So much for the model-theoretic conception of language; what about analyticity? Carnap, throughout his career, identifies the analytic truths as those sentences that are true merely in virtue of the language one speaks. That is, if we specify that I am speaking a particular language, in the course of that specification, I might present enough information that the truth-values of certain sentences within that language are fixed. (For an obvious example: if I specify what 'and' and 'not' mean in my language via the usual truth tables for those words, any sentence of the form 'p and not-p' comes out false merely in virtue of the rules governing the language I am using.)

Now, after all that rehearsal of material most readers probably know well, I can get to my point. In a model-theoretically characterized language, the truth-values of ALL sentences are determined by the specification of that language. For example, the truth-value of atomic sentences such as 'Fb' are true iff the individual named by 'b' is in the extension of the set associated with 'F' (i.e. 'Fb' is true iff f(b) is an element of the set f(F)). And Carnap certainly never wanted every sentence of a (non-contradictory) language to be analytic.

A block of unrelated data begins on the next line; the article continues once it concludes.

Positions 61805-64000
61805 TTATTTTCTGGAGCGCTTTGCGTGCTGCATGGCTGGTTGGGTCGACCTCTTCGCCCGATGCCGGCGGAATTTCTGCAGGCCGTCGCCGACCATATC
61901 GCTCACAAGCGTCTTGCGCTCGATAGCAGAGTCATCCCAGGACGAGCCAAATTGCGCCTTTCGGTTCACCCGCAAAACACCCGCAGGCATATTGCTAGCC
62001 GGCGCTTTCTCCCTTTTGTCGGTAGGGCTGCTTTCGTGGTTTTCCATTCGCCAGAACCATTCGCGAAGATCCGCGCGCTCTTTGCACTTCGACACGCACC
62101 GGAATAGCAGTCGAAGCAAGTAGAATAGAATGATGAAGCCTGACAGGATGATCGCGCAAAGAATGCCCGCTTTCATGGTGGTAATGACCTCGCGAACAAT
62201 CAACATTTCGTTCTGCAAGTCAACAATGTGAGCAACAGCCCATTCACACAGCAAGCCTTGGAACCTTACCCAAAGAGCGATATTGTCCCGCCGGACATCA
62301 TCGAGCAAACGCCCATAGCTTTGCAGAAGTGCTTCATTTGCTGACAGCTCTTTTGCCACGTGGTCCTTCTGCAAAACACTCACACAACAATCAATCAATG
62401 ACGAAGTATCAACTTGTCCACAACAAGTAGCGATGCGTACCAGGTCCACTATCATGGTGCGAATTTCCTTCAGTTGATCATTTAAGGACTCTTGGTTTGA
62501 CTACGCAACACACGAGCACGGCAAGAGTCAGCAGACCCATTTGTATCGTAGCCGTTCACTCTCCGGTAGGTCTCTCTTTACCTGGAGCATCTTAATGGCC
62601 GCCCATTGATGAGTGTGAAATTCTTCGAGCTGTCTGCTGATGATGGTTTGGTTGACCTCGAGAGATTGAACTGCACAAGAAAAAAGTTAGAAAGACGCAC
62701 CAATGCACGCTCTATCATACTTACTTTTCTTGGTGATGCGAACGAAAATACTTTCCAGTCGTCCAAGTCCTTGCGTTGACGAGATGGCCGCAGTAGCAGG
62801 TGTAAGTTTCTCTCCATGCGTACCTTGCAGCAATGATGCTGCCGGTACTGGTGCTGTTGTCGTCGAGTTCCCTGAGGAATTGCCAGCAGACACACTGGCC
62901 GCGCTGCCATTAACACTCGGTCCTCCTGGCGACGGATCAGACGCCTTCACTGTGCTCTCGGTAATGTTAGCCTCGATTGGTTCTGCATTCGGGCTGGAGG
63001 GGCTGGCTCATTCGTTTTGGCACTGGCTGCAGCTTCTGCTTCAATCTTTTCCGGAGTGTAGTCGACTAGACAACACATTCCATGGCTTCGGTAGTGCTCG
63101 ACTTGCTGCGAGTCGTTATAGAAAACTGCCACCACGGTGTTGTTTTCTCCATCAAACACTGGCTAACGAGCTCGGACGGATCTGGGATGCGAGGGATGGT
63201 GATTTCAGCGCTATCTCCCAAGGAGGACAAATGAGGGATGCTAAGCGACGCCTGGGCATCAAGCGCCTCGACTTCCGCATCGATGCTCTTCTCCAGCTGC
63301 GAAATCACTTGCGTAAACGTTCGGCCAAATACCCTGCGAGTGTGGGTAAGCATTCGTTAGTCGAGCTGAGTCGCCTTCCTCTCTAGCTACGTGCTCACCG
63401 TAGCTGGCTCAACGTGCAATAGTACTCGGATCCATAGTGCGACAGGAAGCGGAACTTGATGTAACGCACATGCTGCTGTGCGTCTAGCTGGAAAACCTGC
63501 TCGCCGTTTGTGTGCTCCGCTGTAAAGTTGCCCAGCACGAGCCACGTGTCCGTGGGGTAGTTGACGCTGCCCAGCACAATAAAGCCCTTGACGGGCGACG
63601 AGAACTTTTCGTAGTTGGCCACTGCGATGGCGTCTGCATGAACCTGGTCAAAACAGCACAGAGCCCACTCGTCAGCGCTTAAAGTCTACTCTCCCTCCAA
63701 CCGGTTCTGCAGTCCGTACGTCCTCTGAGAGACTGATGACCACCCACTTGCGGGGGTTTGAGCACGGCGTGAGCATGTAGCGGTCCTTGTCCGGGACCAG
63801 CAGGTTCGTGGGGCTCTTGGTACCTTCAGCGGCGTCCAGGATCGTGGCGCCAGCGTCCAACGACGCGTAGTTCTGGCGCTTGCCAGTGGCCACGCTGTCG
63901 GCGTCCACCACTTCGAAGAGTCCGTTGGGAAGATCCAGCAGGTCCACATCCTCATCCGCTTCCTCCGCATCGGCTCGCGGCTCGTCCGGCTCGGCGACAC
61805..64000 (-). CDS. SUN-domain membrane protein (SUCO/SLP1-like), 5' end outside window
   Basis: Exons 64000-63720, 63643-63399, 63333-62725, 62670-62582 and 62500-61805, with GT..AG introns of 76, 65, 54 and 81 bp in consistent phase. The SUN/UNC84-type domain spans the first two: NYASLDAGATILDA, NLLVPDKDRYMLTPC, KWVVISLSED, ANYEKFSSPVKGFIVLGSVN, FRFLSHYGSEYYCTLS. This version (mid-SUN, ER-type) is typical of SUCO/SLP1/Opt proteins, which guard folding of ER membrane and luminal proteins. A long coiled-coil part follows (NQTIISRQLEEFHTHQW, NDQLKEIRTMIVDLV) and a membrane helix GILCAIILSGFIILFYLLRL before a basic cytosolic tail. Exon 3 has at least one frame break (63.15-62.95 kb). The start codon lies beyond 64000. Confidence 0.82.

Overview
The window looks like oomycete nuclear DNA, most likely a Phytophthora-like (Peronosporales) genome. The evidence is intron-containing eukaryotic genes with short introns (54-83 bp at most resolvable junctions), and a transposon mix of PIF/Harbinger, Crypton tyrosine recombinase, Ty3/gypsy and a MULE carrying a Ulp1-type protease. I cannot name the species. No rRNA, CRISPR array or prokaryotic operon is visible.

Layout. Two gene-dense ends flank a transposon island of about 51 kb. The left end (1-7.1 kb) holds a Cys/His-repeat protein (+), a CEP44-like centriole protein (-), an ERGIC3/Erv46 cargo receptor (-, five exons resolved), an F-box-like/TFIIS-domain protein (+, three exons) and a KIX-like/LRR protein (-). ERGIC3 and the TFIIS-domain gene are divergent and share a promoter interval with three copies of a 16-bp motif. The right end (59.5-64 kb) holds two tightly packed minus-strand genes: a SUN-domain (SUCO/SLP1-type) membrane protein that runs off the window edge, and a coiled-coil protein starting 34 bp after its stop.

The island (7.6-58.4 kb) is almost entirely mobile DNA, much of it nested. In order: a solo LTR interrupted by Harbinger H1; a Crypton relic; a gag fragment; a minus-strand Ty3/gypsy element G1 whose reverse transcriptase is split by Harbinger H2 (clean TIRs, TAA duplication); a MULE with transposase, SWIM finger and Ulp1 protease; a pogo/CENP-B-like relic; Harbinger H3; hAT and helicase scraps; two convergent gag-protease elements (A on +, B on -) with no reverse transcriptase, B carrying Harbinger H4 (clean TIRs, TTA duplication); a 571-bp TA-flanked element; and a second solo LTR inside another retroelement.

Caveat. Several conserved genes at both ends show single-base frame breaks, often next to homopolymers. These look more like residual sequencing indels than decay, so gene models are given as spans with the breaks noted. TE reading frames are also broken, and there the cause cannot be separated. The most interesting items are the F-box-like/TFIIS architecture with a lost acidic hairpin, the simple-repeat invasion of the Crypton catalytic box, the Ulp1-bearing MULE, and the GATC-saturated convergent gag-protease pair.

The problem then is: one of my favorite tools for 'precisification' in philosophy -- model-theoretic languages -- apparently affords no way to characterize one of the concepts I'm most interested in: analyticity. What to make of this? The first, obvious thing to say is: "Of course there couldn't be any explication of analyticity in such languages, because such languages are extensional, and Carnap and Quine (who represent opposing positions in debates over analyticity) both basically agree that analyticity is an intensional notion."